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== Flow diagram

Cowboy is a lightweight HTTP server with support for HTTP/1.1,
HTTP/2 and Websocket.

It is built on top of Ranch. Please see the Ranch guide for more
information about how the network connections are handled.

=== Overview

image::http_req_resp.png[HTTP request/response flowchart]

As you can see on the diagram, the client
begins by connecting to the server. This step is handled
by a Ranch acceptor, which is a process dedicated to
accepting new connections.

After Ranch accepts a new connection, whether it is an
HTTP/1.1 or HTTP/2 connection, Cowboy starts receiving
requests and handling them.

In HTTP/1.1 all requests come sequentially. In HTTP/2
the requests may arrive and be processed concurrently.

When a request comes in, Cowboy creates a stream, which
is a set of request/response and all the events associated
with them. The protocol code in Cowboy defers the handling
of these streams to stream handler modules. When you
configure Cowboy you may define one or more module that
will receive all events associated with a stream, including
the request, response, bodies, Erlang messages and more.

By default Cowboy comes configured with a stream handler
called `cowboy_stream_h`. This stream handler will create
a new process for every request coming in, and then
communicate with this process to read the body or send
a response back. The request process executes middlewares
which, by default, including the router and then the
execution of handlers. Like stream handlers, middlewares
may also be customized.

A response may be sent at almost any point in this
diagram. If the response must be sent before the stream
is initialized (because an error occurred early, for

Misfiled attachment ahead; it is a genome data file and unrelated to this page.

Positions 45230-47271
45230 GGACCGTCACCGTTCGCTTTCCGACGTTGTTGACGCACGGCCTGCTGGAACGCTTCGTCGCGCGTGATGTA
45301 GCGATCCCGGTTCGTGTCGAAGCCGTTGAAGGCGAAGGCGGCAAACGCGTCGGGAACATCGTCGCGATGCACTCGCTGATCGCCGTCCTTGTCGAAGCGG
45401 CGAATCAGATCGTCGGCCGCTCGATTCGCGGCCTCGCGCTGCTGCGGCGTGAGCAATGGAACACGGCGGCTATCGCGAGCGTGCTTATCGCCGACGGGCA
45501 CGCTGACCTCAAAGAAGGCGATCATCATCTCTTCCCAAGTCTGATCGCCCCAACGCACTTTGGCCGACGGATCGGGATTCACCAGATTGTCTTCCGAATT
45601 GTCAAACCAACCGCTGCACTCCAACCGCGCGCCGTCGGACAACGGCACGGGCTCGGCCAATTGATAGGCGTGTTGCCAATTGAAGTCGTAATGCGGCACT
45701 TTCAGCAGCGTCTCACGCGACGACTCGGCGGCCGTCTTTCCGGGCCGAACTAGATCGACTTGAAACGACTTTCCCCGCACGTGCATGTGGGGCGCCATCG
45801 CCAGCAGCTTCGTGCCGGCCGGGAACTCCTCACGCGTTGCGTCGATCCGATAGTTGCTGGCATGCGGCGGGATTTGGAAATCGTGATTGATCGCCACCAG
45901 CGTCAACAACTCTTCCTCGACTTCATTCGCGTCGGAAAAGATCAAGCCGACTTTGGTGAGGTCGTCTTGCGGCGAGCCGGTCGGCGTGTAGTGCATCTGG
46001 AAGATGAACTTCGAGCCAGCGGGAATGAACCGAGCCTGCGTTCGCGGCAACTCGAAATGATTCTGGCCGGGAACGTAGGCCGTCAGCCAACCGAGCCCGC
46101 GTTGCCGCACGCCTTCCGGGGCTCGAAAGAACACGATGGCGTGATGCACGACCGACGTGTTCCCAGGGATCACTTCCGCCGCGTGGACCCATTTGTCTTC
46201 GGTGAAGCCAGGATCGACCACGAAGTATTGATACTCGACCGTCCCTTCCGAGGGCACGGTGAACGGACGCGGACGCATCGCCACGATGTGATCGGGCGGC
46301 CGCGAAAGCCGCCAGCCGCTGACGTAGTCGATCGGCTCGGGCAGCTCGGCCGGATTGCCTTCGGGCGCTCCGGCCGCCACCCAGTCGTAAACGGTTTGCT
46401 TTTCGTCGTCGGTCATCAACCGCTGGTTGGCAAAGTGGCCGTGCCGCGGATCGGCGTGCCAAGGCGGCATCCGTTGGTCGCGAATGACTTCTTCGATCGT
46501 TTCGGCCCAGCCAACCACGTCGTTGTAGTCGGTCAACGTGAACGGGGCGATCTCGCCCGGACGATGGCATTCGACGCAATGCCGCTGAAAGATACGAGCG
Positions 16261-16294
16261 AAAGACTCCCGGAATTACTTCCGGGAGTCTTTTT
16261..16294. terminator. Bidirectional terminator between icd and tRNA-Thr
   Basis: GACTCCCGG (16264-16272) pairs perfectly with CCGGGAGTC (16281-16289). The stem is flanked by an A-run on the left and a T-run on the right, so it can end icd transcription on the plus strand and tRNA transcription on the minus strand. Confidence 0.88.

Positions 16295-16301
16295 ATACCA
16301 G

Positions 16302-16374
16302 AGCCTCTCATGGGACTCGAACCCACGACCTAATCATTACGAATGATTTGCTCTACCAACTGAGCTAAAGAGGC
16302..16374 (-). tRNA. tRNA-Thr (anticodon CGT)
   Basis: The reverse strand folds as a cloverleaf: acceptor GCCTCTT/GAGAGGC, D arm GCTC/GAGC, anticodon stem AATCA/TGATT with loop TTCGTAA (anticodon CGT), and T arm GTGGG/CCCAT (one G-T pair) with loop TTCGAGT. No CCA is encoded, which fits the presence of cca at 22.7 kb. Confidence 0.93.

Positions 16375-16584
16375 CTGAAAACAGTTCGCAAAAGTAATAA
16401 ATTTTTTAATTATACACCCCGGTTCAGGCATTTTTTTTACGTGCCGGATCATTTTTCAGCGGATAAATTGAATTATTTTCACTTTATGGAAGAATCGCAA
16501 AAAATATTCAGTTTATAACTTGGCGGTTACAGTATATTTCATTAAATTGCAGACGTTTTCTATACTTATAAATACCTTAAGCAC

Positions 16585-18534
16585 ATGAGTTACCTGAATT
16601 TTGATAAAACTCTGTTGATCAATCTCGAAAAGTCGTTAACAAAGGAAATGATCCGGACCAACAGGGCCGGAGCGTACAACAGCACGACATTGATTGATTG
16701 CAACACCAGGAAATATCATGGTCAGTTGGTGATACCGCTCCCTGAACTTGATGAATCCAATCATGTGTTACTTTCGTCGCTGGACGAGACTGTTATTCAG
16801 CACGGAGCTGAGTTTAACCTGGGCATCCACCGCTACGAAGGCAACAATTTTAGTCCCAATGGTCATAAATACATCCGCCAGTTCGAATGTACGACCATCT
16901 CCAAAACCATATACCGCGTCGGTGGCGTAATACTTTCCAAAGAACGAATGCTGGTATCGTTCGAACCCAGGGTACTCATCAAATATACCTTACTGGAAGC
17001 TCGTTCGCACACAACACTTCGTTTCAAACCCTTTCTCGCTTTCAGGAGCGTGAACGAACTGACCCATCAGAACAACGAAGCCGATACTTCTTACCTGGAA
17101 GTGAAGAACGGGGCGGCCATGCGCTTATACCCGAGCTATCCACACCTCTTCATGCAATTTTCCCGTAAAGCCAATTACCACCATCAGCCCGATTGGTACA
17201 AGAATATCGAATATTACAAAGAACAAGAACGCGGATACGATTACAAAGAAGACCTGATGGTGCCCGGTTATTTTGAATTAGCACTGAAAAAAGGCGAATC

example) then stream handlers receive a special event
indicating this error.

=== Protocol-specific headers

Cowboy takes care of protocol-specific headers and prevents
you from sending them manually. For HTTP/1.1 this includes
the `transfer-encoding` and `connection` headers. For HTTP/2
this includes the colon headers like `:status`.

Cowboy will also remove protocol-specific headers from
requests before passing them to stream handlers. Cowboy
tries to hide the implementation details of all protocols
as well as possible.

=== Number of processes per connection

By default, Cowboy will use one process per connection,
plus one process per set of request/response (called a
stream, internally).

The reason it creates a new process for every request is due
to the requirements of HTTP/2 where requests are executed
concurrently and independently from the connection. The
frames from the different requests end up interleaved on
the single TCP connection.

The request processes are never reused. There is therefore
no need to perform any cleanup after the response has been
sent. The process will terminate and Erlang/OTP will reclaim
all memory at once.

Cowboy ultimately does not require more than one process
per connection. It is possible to interact with the connection
directly from a stream handler, a low level interface to Cowboy.
They are executed from within the connection process, and can
handle the incoming requests and send responses. This is however
not recommended in normal circumstances, as a stream handler
taking too long to execute could have a negative impact on
concurrent requests or the state of the connection itself.

=== Date header

Because querying for the current date and time can be expensive,
Cowboy generates one 'Date' header value every second, shares it
to all other processes, which then simply copy it in the response.
This allows compliance with HTTP/1.1 with no actual performance loss.

=== Binaries

Cowboy makes extensive use of binaries.

Binaries are more efficient than lists for representing
strings because they take less memory space. Processing
performance can vary depending on the operation. Binaries
are known for generally getting a great boost if the code
is compiled natively. Please see the HiPE documentation
for more details.

Binaries may end up being shared between processes. This
can lead to some large memory usage when one process keeps
the binary data around forever without freeing it. If you
see some weird memory usage in your application, this might
be the cause.